If nothing particular happens in new Belchite, home to around 1,500 residents, the remains of old Belchite offer their share of chilling ghost stories. Some visitors say they felt a presence, someone watching them, sudden change of temperatures and strange sounds. The ruins of the old village have been used as a film set for Terry Gilliam's The Adventures of Baron Munchausen - with the crew reporting the apparition of two women dressed in period costumes - and Guillermo del Toro's Pan's Labyrinth. And in October 1986, members of the television program "Cuarta Dimensión" (the 4th dimension) spent a night in Belchite and came back with some spooky recordings of war sounds.

Gur Emir, a conquerer’s mausoleum - Uzbekistan

photo of Gur Emir (Tomb of Timur) i

Gur Emir (Tomb of Timur) in Samarkand, Uzbekistan

Chris Bradley/Design Pics via ZUMA Wire

The news echoed through the streets and bazaars of Samarkand: "The Russian expedition will open the tomb of Tamerlane the Great. It will be our curse!" It was June 1941, and a small team of Soviet researchers began excavations in the Gur-Emir mausoleum in southeastern Uzbekistan.

The aim was to prove that the remains in the tomb did in fact belong to Tamerlane — the infamous 14th-century conqueror and first ruler of the Timurid dynasty who some historians say massacred 1% of the world's population in 1360.

Still, on June 20, despite protests from local residents and Muslim clergy, Tamerlame's tomb was cracked open — marked with the inscription: "When I Rise From the Dead, The World Shall Tremble."

Only two days later, Nazi Germany invaded the Soviet Union, with the people of Samarkand linking it to the disturbing of Tamerlane's peace. Amid local protests, the excavation was immediately wrapped up and the remains of the Turkish/Mongol conqueror were sent to Moscow. The turning point in the war came with the victory in the Battle of Stalingrad — only a month after a superstitious Stalin ordered the return of Tamerlane's remains to Samarkand where the former emperor was re-buried with full honors.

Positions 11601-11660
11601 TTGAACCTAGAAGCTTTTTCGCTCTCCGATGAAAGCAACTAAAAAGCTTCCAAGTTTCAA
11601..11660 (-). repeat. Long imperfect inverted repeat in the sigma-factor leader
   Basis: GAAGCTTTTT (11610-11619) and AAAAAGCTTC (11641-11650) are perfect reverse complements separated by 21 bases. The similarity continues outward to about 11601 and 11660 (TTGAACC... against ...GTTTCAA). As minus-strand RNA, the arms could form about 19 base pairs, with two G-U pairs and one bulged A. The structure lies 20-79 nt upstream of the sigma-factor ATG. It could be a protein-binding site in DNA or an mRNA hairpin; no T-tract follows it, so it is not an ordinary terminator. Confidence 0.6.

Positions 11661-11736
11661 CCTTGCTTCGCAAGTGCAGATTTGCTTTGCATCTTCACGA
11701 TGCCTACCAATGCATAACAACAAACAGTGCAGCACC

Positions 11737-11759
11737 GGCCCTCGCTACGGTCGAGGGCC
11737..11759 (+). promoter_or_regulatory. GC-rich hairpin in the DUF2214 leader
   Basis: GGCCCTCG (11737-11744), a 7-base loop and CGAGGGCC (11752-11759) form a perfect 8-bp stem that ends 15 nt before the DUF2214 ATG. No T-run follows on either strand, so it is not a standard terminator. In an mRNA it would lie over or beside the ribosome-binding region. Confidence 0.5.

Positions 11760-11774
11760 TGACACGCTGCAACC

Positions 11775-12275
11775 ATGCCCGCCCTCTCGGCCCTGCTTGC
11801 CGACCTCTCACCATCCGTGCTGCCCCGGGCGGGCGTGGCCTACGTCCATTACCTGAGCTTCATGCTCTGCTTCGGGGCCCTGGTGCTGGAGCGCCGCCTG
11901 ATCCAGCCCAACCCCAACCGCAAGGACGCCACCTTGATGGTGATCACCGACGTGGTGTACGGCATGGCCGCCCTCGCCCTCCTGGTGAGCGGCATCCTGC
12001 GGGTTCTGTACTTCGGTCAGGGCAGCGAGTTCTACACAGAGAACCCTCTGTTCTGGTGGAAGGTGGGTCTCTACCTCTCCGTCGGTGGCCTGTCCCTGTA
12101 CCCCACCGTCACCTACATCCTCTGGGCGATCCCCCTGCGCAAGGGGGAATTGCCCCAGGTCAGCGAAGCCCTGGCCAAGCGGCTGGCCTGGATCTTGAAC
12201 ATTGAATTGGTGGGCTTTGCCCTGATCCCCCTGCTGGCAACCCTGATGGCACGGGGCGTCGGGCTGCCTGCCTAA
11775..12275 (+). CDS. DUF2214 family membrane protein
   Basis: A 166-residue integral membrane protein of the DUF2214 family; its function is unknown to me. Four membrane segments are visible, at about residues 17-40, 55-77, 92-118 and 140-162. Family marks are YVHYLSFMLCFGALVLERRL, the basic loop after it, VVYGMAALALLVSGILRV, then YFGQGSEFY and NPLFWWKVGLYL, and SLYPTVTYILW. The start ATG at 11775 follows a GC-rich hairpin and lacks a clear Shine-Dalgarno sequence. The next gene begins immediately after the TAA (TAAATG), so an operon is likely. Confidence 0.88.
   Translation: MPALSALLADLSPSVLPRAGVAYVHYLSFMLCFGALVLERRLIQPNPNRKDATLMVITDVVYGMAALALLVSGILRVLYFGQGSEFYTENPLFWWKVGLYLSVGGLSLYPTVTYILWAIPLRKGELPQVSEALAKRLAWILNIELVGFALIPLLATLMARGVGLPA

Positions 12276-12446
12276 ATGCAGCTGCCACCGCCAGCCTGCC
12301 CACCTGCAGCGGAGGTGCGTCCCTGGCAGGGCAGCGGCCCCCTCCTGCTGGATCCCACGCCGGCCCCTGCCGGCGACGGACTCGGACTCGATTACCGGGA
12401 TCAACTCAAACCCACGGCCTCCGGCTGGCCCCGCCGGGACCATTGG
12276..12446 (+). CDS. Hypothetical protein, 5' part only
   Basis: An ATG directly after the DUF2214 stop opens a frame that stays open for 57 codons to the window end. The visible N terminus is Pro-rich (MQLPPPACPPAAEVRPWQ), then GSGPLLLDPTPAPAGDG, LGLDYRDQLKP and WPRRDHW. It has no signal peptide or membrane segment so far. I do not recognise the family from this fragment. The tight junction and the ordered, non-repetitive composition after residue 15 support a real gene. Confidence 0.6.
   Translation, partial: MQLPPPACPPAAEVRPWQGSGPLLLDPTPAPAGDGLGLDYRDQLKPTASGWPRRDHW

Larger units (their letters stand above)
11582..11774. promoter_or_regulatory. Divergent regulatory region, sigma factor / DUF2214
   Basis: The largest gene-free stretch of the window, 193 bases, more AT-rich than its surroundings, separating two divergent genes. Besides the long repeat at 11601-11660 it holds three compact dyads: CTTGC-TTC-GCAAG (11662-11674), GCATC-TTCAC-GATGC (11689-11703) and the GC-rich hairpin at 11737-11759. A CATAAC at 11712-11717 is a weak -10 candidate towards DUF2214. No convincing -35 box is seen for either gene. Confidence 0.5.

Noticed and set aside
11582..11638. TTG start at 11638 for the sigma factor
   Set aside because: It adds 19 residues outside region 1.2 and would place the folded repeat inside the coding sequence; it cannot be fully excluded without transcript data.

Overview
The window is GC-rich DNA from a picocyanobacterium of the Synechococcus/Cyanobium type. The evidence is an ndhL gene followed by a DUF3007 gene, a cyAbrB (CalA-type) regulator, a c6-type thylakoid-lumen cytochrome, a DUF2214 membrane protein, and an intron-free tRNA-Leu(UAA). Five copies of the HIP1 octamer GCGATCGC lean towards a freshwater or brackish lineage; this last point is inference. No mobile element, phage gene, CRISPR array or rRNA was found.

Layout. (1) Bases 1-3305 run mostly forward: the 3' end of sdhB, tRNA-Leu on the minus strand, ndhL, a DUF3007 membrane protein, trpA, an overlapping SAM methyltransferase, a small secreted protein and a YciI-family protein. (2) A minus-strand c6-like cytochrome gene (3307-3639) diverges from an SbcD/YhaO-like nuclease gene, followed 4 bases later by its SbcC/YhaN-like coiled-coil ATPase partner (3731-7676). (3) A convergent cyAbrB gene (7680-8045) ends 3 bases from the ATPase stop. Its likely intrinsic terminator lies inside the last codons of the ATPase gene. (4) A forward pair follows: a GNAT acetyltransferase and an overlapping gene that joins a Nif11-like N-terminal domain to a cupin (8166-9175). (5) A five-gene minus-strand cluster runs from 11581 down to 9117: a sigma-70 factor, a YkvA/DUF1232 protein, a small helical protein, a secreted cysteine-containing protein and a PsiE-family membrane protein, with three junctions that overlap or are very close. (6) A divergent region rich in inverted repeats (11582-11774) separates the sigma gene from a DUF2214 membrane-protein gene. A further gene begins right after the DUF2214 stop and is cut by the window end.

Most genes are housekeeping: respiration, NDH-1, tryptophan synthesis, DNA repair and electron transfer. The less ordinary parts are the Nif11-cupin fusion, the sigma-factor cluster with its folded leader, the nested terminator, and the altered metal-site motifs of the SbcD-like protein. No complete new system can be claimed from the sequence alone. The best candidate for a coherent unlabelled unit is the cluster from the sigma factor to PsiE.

Gamla Stan, a royal massacre - Sweden

a photo of The red house of Gamla Stan, Stockholm, Sweden

The red house of Gamla Stan, Stockholm, Sweden


After Danish King Kristian II successfully invaded Sweden and was anointed King in November 1520, the new ruler called Swedish leaders to join for festivities at the royal palace in Stockholm. At dusk, after three days of wine, beer and spectacles, Danish soldiers carrying lanterns and torches entered the great hall and imprisoned the gathered nobles who were considered potential opponents of the Danish king. In the days that followed, 92 people were swiftly sentenced to death, and either hanged or beheaded on Stortorget, the main square in Gamla Stan (Old Town).

Until this day, the Stockholm Bloodbath is considered one of the most brutal events in Scandinavian history, and some people have reported visions of blood flowing across the cobblestoned square in early November. A little over a century later, a red house on the square was rebuilt as a monument for the executed — fitted with 92 white stones for each slain man. Legend has it that should one of the stones be removed, the ghost of the represented will rise from the dead and haunt the streets of Stockholm for all eternity.

Port Arthur, gruesome prison - Australia

a photo of ort Arthur Prison Settlement, Tasmania, Australia

Port Arthur Prison Settlement, Tasmania, Australia

Flickr/Eli Duke

During its 47-year history as a penal settlement, Port Arthur in southern Tasmania earned a reputation as one of the most notorious prisons in the British Empire. The institution — known for a brutal slavery system and punishment of the most hardened criminals sent from the motherland— claimed the lives of more than 1,000 inmates until its closure in 1877.

Since then, documented stories have spanned the paranormal gamut: poltergeist prisoners terrorizing visitors, weeping children roaming the port and tourists running into a weeping 'lady in blue' (apparently the spirit of a woman who died in childbirth). The museum even has an 'incidence form' ready for anyone wanting to report an otherworldly event.

Poveglia Island, plague victims - Italy

a photo of Poveglia Island, Italy

Poveglia Island, Italy

Mirco Toniolo/ROPI via ZUMA Press

Located off the coast of Venice and Lido, Poveglia sadly reunites all the classical elements of a horror movie: plagues, mass burial ground and mental institute (from the 1920's).

During the bubonic plague and other subsequent pandemics, the island served as a quarantine station for the sick and anyone showing any signs of what could be Black Death contamination. Some 160,000 victims are thought to have died there and the seven acres of land became a mass burial ground so full that it is said that human ash makes up more than 50% of Poveglia's soil.

In 1922 a retirement home for the elderly — used as a clandestine mental institution— opened on the island and with it a fair amount of rumors involving torture of patients. The hospital and consequently the whole island was closed in 1968, leaving all the dead trapped off-land.

Poveglia's terrifying past earned it the nickname of 'Island of Ghosts'. Despite being strictly off-limits to visitors, the site has been attracting paranormal activity hunters looking for the apparition of lost and angry souls. The island would be so evil that some locals say that when an evil person dies, he wakes up in Poveglia, another kind of hell.